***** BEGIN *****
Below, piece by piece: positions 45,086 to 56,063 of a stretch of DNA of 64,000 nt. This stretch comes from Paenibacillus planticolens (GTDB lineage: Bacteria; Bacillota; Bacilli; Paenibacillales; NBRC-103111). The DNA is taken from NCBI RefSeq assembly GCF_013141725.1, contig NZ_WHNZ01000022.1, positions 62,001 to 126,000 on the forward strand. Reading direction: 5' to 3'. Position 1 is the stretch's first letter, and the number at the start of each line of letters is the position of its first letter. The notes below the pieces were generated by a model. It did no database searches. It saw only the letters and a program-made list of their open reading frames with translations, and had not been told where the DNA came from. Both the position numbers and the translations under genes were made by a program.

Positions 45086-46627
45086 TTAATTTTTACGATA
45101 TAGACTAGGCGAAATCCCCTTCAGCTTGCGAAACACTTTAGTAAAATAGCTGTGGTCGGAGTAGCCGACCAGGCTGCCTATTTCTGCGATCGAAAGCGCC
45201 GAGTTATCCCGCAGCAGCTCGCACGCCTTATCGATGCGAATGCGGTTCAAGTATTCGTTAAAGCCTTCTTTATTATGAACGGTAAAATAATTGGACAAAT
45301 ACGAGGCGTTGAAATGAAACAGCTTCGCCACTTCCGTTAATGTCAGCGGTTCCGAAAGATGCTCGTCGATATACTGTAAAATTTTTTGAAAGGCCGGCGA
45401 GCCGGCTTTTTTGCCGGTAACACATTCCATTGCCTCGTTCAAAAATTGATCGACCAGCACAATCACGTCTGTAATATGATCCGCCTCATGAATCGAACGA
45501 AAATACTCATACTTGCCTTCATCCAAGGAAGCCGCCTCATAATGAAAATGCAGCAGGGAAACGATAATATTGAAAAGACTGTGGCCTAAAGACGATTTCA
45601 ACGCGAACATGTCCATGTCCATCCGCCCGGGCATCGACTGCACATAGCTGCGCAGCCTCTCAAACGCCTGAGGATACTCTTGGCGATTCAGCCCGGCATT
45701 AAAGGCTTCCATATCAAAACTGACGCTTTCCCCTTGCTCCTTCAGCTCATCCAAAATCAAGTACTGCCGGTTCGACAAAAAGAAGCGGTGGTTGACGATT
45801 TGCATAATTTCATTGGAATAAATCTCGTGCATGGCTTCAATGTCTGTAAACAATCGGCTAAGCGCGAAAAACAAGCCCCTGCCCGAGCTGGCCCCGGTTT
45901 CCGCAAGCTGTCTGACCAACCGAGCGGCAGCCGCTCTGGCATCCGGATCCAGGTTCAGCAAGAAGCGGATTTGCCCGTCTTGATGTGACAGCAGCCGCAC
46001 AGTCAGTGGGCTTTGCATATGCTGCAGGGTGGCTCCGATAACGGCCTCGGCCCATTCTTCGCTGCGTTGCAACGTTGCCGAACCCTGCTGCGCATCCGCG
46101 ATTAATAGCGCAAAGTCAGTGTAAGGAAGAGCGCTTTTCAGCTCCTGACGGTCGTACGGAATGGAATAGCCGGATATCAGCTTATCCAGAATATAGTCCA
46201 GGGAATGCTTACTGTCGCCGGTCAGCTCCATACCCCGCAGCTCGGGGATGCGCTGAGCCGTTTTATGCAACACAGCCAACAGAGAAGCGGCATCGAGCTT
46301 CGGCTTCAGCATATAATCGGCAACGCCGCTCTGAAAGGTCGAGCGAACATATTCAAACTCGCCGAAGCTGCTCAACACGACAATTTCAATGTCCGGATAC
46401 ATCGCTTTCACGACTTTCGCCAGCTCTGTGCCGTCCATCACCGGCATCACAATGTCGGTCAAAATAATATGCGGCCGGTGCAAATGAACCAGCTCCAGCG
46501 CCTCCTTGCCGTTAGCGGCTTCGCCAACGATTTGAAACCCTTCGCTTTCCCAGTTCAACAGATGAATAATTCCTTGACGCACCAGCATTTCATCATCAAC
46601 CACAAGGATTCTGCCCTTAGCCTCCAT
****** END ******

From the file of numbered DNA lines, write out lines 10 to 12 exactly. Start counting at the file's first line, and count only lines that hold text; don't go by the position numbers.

45701 AAAGGCTTCCATATCAAAACTGACGCTTTCCCCTTGCTCCTTCAGCTCATCCAAAATCAAGTACTGCCGGTTCGACAAAAAGAAGCGGTGGTTGACGATT
45801 TGCATAATTTCATTGGAATAAATCTCGTGCATGGCTTCAATGTCTGTAAACAATCGGCTAAGCGCGAAAAACAAGCCCCTGCCCGAGCTGGCCCCGGTTT
45901 CCGCAAGCTGTCTGACCAACCGAGCGGCAGCCGCTCTGGCATCCGGATCCAGGTTCAGCAAGAAGCGGATTTGCCCGTCTTGATGTGACAGCAGCCGCAC